Meanwhile, the fiat-denominated price of Bitcoin surged over the past six months. This provided Saeed and Paul both with a little extra capital to spend time figuring out what they want to do next. For Saeed, does it make sense to do the graduate program online, with fewer networking benefits and hands-on experiences (the reason he came to France)? How does Paul move forward with his career now that his family business closed and his sector (music marketing) is in shambles? 

Buying Bitcoin could be considered a form of gambling. Indeed, many middle-class hobbyist traders accrued life-changing amounts of wealth over the past year, usually by experimenting with risky software. For people like Paul and Saeed, who generally avoid experimental trades and lack alternative investment options, Bitcoin’s price appreciation is helping them get through a period of abysmal job markets and intermittent lockdowns. People don’t need to live in a dictatorship or a country suffering from high inflation to benefit from Bitcoin. I would know; I’m one of them. 

Like many people during the pandemic, my living situation changed dramatically and I initially couldn’t work full-time from home. I was lucky to sell a few poems in exchange for cryptocurrency, usually via direct messages and Bitcoin wallets or as digital collectibles through collaborations with tech-savvy artists. Then the bull market surged again, sending those meager earnings high enough to cover some of my bills. A valet worker and student in Kansas named Hess had a similar experience.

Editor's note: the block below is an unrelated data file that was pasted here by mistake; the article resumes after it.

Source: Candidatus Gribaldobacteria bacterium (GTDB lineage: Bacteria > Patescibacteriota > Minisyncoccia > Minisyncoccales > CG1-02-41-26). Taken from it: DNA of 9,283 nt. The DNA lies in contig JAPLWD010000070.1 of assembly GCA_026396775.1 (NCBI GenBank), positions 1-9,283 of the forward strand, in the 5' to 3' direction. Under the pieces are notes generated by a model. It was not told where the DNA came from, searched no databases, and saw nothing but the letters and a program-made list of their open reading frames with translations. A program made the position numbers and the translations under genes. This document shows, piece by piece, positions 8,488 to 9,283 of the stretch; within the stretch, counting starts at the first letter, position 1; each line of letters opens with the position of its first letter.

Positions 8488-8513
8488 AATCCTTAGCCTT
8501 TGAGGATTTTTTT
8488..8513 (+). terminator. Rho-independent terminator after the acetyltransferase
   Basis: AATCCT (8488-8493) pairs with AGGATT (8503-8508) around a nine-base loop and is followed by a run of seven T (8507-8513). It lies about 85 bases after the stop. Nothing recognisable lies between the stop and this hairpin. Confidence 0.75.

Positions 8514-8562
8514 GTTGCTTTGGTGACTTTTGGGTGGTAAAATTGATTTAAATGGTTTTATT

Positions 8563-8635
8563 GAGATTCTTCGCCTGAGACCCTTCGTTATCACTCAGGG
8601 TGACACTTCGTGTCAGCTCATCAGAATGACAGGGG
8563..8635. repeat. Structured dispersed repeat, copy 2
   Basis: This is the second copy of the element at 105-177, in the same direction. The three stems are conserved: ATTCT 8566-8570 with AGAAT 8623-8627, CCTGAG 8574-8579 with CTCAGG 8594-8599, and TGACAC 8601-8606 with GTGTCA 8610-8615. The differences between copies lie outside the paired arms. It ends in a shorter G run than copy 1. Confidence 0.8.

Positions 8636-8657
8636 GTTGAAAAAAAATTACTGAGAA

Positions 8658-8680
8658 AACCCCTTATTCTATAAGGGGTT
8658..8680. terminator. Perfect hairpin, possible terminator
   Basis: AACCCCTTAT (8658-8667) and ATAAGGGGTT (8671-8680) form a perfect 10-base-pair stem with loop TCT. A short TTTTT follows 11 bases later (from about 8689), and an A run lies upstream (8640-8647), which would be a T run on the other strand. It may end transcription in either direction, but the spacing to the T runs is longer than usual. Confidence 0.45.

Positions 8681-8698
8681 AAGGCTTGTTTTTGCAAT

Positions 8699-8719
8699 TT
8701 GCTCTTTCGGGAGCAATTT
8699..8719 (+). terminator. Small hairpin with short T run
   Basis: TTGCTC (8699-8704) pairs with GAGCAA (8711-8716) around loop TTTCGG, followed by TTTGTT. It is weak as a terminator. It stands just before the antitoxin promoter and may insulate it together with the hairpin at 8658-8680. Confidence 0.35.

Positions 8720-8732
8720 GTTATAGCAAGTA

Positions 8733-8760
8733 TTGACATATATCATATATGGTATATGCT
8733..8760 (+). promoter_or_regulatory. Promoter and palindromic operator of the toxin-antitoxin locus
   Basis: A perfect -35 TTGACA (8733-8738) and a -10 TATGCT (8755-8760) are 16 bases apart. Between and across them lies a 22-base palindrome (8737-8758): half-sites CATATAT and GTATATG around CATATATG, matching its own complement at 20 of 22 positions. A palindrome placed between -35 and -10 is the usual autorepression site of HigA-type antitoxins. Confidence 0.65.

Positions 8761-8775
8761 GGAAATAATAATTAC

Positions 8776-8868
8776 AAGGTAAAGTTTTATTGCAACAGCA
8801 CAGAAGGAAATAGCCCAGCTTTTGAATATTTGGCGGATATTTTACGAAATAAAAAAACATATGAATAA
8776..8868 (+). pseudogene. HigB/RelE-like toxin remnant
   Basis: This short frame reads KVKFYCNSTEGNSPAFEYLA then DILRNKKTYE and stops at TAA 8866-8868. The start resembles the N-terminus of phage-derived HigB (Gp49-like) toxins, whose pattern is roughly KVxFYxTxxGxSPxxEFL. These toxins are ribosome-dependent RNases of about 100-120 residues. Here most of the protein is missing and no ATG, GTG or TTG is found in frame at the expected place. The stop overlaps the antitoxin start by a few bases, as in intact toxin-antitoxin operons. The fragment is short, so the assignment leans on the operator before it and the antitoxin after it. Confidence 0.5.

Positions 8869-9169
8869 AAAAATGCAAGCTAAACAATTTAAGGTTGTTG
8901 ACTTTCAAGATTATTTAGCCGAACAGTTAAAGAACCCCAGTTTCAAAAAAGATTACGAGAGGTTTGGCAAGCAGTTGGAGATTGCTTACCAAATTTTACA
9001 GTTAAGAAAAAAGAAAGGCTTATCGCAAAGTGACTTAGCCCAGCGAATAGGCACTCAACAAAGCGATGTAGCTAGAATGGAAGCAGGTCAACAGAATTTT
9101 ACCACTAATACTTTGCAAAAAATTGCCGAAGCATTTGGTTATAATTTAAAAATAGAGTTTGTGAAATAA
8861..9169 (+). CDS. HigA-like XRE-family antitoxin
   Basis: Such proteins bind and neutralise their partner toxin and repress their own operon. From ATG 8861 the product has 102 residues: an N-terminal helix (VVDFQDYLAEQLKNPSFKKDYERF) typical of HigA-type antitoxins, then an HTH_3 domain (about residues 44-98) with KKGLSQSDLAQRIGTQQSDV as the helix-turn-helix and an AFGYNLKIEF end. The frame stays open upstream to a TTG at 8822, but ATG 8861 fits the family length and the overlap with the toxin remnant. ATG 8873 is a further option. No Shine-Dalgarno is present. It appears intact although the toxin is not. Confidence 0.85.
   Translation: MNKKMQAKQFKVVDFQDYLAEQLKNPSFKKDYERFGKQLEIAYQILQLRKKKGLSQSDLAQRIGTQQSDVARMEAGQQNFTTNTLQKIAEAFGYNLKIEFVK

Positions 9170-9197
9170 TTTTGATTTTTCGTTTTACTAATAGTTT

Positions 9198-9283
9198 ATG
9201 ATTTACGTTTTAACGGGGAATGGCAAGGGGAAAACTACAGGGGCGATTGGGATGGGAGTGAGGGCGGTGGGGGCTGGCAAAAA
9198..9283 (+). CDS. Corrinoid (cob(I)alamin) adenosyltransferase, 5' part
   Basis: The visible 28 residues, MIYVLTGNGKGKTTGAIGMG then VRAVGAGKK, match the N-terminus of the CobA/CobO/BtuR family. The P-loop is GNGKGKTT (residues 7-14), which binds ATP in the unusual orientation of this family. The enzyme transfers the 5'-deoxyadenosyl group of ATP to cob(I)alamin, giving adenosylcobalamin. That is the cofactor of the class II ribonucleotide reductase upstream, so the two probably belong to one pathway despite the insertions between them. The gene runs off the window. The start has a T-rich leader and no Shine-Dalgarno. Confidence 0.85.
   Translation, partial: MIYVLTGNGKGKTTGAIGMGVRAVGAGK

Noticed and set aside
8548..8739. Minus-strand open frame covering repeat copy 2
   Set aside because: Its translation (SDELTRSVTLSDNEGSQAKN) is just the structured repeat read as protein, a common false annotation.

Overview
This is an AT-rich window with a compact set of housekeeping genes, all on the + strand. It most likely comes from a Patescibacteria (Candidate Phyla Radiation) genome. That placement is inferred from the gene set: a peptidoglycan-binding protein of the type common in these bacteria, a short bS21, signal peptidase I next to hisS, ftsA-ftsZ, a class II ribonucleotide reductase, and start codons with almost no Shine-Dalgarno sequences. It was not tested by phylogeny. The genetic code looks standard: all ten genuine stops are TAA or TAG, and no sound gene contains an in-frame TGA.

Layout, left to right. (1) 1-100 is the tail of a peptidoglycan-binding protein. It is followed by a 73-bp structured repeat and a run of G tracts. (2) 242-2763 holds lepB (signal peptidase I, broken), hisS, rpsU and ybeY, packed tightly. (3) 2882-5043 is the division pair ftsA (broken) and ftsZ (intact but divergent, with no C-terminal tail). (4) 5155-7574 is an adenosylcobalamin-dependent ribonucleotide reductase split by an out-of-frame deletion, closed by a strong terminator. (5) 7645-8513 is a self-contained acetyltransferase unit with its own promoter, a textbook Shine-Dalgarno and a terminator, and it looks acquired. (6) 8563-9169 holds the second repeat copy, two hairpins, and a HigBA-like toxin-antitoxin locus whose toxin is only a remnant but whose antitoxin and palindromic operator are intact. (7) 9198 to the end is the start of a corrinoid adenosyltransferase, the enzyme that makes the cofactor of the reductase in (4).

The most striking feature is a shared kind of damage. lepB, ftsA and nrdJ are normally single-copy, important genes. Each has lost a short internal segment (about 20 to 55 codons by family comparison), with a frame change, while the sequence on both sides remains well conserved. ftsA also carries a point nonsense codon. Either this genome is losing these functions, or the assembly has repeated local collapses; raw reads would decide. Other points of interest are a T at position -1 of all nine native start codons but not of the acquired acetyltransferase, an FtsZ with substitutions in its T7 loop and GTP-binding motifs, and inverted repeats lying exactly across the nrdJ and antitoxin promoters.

Quarantine helped kill his relationship of six years and he found himself needing to move out. He put his savings into Bitcoin during spring 2020, so that by December he was able to move out.

“COVID hit and I was out of steady work for four months,” Hess said. “Honestly, if it wasn’t for my decision to basically throw 70% of my net worth into Bitcoin, I don’t think I would be in as good of a place mentally and financially.”

To be clear, that is an extremely risky financial move and I would not advise it as a first resort. Yet, for many people experiencing unexpected change due to COVID-19, Bitcoin has become the lifeline it was for Hess.